Clair and I, along with our pal Fiona, just went to see Banksy’s Cut and run exhibition at the GOMA in Glasgow. I loved it!
Banksy describes it as follows:
I’ve kept these stencils hidden away for years, mindful they could be used as evidence in a charge of criminal damage. But that moment seems to have passed, so now I’m exhibiting them in a gallery as works of art. I’m not sure which is the greater crime.
He mentions that one of the main reasons he chose Glasgow’s GOMA is because the ever-present cone on the head of the Duke of Wellington statue outside is his favourite work of art in the UK.
…the statue out the front has had a cone on its head continuously for the past 40 odd years. Despite the best efforts of the council and the police, every time one is removed another takes its place."
I really enjoyed the way the exhibition was arranged and presented with the various use of corridors, rooms, concourses and other objects such as elevators and phone booths.
I liked Banky self-effacing introduction saying that really he was cheating and gets (steals) all his inspiration from others, or real artists.
I loved where he talked about the light-switch moment about not needing to add a background but rather to make the real-life location the background, and how that then fires the imagination with the challenge “How much of the environment can you integrate into the piece?”. How much space could there be between the girl and the balloon?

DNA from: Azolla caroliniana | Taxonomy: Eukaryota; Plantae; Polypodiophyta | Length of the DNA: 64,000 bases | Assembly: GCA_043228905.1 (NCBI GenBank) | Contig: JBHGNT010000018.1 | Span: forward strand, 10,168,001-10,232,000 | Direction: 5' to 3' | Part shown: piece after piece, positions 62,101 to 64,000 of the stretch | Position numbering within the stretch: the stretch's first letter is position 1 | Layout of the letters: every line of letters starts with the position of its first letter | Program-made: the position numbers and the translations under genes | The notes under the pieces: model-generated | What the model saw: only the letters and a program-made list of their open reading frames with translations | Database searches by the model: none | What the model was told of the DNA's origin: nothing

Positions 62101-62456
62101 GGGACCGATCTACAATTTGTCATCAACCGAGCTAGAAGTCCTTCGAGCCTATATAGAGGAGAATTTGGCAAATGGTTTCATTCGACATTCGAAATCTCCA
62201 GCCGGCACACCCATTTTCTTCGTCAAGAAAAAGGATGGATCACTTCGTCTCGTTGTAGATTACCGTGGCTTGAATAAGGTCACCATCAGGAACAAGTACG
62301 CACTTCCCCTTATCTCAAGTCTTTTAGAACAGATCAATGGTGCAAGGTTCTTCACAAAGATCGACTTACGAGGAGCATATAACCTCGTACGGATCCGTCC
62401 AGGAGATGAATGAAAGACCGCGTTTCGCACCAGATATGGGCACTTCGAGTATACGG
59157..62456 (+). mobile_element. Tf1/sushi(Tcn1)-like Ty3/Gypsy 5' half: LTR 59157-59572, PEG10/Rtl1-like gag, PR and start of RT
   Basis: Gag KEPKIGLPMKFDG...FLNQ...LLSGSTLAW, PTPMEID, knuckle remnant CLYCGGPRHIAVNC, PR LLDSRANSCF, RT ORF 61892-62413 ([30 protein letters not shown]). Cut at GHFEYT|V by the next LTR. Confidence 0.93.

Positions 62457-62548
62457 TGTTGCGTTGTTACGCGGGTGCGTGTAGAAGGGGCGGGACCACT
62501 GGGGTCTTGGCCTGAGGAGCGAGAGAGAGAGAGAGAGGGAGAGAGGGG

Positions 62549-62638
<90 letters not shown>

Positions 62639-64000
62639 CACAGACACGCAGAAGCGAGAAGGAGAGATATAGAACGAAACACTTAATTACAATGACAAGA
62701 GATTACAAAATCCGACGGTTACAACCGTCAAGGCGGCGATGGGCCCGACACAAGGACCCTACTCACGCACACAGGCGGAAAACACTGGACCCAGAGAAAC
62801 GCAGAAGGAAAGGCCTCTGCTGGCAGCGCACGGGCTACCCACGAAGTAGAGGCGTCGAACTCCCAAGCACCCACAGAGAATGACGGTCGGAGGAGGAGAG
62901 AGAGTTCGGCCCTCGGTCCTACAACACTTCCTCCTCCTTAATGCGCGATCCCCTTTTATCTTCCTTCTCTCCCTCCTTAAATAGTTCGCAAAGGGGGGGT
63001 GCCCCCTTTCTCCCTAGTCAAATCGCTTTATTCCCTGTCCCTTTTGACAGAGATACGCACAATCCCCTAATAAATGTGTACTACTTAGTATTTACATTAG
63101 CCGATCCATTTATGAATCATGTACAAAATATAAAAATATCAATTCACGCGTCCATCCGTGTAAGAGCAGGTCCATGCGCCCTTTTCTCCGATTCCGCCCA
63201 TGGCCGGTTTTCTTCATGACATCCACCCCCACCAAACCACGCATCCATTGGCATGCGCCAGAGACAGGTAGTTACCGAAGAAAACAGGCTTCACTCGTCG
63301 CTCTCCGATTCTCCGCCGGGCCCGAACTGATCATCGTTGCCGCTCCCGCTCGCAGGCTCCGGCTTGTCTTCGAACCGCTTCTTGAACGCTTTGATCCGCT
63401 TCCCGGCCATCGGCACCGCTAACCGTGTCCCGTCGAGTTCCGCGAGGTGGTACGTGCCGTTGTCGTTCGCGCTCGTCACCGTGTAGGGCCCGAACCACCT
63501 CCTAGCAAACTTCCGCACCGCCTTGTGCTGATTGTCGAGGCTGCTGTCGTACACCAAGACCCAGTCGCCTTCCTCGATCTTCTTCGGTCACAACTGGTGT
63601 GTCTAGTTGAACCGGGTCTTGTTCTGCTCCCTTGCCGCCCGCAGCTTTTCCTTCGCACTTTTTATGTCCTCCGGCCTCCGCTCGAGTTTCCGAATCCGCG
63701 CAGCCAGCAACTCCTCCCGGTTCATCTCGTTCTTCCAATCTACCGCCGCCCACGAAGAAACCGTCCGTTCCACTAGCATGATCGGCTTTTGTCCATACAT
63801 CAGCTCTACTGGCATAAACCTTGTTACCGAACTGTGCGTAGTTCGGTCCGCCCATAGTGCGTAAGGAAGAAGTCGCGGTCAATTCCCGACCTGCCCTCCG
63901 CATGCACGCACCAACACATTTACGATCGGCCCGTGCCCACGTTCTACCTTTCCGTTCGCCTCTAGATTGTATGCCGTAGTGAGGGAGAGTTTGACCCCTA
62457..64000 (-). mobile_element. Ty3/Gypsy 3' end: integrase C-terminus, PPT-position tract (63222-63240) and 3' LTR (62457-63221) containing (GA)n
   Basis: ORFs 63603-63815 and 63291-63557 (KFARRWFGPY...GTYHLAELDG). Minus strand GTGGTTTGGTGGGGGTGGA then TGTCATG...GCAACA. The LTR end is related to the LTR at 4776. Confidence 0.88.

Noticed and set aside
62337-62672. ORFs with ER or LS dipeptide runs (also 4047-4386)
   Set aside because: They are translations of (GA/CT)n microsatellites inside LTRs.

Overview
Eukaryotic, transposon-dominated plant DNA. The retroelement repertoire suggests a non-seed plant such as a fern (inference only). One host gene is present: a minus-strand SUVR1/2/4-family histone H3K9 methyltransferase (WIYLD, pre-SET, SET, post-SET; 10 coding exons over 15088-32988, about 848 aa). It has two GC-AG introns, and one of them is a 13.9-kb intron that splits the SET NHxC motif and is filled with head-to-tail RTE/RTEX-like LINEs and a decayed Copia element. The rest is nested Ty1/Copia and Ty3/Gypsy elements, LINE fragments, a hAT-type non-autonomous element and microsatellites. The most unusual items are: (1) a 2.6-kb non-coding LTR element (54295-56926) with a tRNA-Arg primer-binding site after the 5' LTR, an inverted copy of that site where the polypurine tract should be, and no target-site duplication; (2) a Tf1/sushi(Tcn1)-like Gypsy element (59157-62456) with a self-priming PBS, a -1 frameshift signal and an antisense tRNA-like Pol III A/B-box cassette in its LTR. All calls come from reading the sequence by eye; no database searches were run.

Lastly, the final area is a treat. It simulates Banksy’s bedroom growing up and the music, art and films which influenced him. There’s a great description of how the graffitied sign in Jaws – where a sign presenting Amity Island as a paradise is doctored with a shark fin and “Help!” speech bubble – was an early example of art that really spoke to him. In this graffiti he saw a wonderful combination of satire, powerless people finding a way to make their voice heard, humour, art and rebellion.